The Japanese box metaphor “Himitsu-txik”

The concept of these puzzle boxes was born at the beginning of the 19th century in the region of Hakone (Japan)., Where they were given as a souvenir to people who visited the baths in the area. Its creator was Ryugoro Okawa.

It is a type of box that can only be opened by a series of very precise movements. Some boxes just need to slip a few pieces into the right place; others force them to make millimeter movements in each of their pieces.

You can watch a video about these boxes below:

What are Himitsu-txik boxes?

This week, the Mensalus Institute team explains the importance of understanding and respecting “difference” through the metaphor of Himitsu-Bako boxes.

What metaphor is behind the puzzle box?

For starters, each box is unique, and so is the way it opens. As we mentioned, they are made with different levels of complexity. For this reason, simple models barely require two or three steps to open them, while more complex models require a minimum of a thousand movements.

Something similar happens with conflict resolution. Each situation is unique, regardless of its complexity, and requires a unique intervention strategy.

Every day we face situations that share similar processes. When there is learning and routine, the problems we tackle and solve are like simple boxes. Yet every moment, every scenario is exclusive. Likewise, throughout life we ​​also find complex boxes that require time and attention. The solution requires more elaborate movements and of course many failed tests.

In the case of simple and complex boxes, trial and error is what indicates which part we will need to drag. Solutions come from practice and take shape through learning and patience.

Does the box metaphor also apply to people?

Of course. Each person has unique tools (resources) that allow them to connect with the world, relate to themselves and others, to cope with adversity, etc. This skill set is reflected in your system of thoughts and emotions. Each of us, in each situation, will think, feel and act differently (it will behave like a single puzzle box).

What does this individual difference tell us?

Understanding that each person is a box and functions as such helps us to understand that there is no one reality and only one way to look at life, while reminding us of the importance of being empathetic. with the “box” of others.

Sometimes it is difficult to adapt to the way the other works …

Is right. And not only because of the difference in views, but also because of the difference in vital rhythms. For example, what for one is a moment of reflection or expectation, for another may be a waste of time.

Like life rhythms, in teamwork, respect for the “alien box” is a very important issue to address. The Himitsu-Bako box metaphor is a very graphic way of explaining that the intervention strategy will not only depend on the objective, it will also depend on the people involved and the synergies that will be created in the working time.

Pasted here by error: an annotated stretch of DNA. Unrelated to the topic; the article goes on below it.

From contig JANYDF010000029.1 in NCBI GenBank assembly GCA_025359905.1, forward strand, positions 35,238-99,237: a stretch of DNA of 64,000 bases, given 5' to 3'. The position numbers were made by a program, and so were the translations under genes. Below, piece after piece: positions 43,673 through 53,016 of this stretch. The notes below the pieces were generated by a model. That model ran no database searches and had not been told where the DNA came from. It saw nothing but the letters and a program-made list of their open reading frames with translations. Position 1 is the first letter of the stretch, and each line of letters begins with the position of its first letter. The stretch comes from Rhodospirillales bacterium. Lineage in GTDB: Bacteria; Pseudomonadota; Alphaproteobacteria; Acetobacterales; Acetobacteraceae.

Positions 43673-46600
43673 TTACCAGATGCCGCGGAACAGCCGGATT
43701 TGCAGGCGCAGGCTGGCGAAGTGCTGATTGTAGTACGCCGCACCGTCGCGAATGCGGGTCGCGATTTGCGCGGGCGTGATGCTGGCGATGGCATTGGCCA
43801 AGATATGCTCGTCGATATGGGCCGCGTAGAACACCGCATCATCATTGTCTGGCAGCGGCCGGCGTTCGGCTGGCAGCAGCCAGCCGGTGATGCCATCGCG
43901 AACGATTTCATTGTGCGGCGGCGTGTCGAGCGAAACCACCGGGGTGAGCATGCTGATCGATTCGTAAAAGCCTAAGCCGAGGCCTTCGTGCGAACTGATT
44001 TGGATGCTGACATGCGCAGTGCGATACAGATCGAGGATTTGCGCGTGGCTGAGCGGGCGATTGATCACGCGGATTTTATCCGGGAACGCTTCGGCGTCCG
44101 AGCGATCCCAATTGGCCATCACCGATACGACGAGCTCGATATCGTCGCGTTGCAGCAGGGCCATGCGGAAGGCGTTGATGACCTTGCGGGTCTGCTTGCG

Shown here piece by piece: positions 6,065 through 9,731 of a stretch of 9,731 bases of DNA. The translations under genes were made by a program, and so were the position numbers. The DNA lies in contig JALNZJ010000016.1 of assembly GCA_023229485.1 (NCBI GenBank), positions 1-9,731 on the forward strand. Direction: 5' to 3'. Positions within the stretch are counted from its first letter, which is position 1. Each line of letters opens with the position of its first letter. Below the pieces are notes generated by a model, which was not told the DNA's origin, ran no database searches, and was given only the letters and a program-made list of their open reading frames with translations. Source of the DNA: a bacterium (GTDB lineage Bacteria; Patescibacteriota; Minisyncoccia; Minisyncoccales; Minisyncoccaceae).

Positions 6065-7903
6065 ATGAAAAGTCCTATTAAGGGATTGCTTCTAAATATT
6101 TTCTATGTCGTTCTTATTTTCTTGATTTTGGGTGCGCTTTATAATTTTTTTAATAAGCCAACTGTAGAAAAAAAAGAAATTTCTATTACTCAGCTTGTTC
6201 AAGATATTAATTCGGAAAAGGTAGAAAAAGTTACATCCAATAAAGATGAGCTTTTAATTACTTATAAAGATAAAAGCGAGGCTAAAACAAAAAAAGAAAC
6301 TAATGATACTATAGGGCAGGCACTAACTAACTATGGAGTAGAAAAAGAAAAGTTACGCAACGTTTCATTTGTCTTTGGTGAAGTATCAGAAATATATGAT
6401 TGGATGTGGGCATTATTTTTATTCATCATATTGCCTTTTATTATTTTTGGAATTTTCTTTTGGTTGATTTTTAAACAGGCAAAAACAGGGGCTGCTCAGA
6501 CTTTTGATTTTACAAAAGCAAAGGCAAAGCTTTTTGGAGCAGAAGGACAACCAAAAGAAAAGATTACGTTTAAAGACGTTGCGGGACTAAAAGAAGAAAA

It can also be extrapolated to other systems (for example, family or couple context). The difference in pace when solving everyday problems can become a serious problem. When this happens, preserving an assertive communication style is one of the main challenges.

In this sense, what aspects can help to respect the rhythm of others?

First of all, avoid imposing our rhythm as the only valid structure. Rigid positions lead to discussions featuring failed communication strategies such as ‘climbing’ (raising the tone and aggressiveness of speech to seek recognition) or omission (shutting up and hanging on without sharing opinion) .

Understanding that the other person operates from their own way of interpreting reality reveals a world to us (new perspectives) and complements our vision, either by reinforcing or subtracting the power of our constructs (those words that shape our speeches and explain our values).

In an age of ineffective communication, how can the box metaphor help us?

If we do not understand the box, we will hardly be able to open it (solve the puzzle). This understanding involves recognizing the other’s need, stating one’s own need, and analyzing the situation from both points of view.

Remembering the Himitsu-bako box metaphor is a way of explaining the difference that characterizes each human being which, in turn, defines their essence (their way of thinking, feeling and acting).

Accepting difference makes us more flexible and efficient in resolving conflicts. In addition, this acceptance facilitates connection with others and allows us to take advantage of the appeal of the exclusivity of each “box”.

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